During the time of Industrial Britain, life was hard for lower class people. Many families were poor, and sometimes the income of two parents was not enough to feed a family with kids. Most parents sent their kids off to work at young ages in order to make ends meet, but some parents did not realize the toll this was taking on their kids. Children werent being educated, and their work environments were extremely harsh which put young children in a bad state of health, sometimes preventing them from living to see their adult years; to grow up and have kids of their own. Thankfully, reforms were made, and three of the most important reforms that were made were on the laws of public education, child labor, and health as well as safety regulations in the workplaces.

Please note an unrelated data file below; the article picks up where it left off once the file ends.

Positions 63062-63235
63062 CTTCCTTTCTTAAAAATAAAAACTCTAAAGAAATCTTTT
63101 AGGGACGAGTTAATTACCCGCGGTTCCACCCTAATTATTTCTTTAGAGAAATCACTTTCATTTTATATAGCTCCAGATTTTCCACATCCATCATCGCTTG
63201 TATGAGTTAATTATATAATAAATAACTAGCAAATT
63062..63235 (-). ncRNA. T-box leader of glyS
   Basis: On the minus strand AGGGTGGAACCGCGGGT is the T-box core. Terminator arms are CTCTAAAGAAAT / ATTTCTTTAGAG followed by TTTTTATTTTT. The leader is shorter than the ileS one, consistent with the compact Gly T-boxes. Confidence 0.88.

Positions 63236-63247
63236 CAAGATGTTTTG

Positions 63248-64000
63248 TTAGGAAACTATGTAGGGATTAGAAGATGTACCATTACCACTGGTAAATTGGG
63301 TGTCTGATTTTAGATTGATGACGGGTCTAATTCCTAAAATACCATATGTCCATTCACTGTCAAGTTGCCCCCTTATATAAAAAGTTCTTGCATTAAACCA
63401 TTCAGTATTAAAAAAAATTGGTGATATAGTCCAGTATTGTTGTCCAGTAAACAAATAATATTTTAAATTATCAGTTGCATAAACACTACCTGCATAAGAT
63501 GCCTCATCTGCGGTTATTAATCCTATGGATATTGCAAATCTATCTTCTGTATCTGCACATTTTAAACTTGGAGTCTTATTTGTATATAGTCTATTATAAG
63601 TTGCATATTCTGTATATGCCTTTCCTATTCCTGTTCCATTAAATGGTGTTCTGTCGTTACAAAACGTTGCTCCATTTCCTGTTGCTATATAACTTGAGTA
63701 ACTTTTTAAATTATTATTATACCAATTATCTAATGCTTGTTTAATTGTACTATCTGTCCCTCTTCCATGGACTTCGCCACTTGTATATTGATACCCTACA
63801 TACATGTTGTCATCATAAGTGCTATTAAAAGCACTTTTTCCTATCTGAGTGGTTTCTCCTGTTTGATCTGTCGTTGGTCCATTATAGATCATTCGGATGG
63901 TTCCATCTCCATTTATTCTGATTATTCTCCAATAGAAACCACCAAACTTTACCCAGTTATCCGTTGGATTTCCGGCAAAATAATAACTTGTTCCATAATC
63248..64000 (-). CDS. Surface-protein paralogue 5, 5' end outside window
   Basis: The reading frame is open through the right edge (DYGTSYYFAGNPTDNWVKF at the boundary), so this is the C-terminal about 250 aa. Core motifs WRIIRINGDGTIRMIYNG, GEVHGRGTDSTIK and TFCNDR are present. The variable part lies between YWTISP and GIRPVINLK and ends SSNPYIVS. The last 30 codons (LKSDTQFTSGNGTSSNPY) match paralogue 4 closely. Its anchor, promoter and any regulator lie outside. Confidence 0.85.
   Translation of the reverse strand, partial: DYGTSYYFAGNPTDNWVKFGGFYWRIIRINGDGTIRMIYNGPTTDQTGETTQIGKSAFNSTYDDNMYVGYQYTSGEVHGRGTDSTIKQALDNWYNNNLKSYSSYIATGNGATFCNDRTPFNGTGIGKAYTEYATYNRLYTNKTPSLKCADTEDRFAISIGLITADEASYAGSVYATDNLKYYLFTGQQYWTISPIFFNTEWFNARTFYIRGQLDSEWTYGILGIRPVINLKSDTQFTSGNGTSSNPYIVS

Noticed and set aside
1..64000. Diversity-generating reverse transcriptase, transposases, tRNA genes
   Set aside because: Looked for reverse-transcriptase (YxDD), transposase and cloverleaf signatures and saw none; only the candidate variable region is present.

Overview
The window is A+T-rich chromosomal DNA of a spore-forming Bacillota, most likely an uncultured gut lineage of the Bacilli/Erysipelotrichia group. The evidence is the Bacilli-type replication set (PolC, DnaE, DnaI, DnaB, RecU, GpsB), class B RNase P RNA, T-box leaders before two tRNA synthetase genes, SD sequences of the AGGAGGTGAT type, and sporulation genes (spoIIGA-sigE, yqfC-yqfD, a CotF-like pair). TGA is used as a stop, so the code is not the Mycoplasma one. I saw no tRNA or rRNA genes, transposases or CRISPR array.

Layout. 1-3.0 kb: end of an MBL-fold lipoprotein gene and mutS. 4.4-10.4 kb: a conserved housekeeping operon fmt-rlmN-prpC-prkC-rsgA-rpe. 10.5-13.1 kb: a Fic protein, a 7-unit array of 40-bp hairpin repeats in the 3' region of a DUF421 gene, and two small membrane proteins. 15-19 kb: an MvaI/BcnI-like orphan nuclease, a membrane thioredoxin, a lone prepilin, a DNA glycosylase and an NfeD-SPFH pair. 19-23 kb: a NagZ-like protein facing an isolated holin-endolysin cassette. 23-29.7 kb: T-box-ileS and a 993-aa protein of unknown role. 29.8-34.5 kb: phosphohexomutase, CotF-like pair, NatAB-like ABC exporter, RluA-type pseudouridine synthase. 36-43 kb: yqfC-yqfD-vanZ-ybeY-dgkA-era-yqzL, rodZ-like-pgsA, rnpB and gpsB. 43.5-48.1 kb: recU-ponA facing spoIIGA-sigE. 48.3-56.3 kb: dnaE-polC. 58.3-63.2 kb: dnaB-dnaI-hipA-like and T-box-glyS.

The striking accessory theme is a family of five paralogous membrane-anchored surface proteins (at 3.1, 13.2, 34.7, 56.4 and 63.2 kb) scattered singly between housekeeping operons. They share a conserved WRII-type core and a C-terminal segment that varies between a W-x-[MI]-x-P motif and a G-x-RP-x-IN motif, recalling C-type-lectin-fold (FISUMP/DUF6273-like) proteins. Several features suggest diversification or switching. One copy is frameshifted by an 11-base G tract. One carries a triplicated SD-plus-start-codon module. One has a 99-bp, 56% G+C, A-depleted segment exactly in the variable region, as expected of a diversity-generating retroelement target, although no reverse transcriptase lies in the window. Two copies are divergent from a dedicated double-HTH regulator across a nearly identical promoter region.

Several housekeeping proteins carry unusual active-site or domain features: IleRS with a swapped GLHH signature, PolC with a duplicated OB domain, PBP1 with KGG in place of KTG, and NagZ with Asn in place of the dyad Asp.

Public education is a very important part of our society today, but during Industrial Britain, families couldnt afford to send their children to school; they needed them to work. Young children were not getting the education they needed in order to get better paying jobs for when they were older, and most kids were too tired by the end of the workday to be taught by their parents at home. I would like to be at school far better than in the pit, said 8 year old Sarah Gooder, who worked long hours in a dark coal mine, shut off from the rest of the world. (WH Article #6) Thankfully she got her wish, because in 1833 the Mills and Factories Act stated that younger children were to attend school for at least two hours per day six days a week, and in 1870 Gladstones Education Act made it mandatory that all children attend an elementary school until at least the age of ten. These laws made it easier for children who had jobs to get a better education. .
Another important reform in Britain was to limit child labor. Children were working day-long shifts in dangerous textile factories and coal mines, were they were at a heavy risk of getting injured or even dying.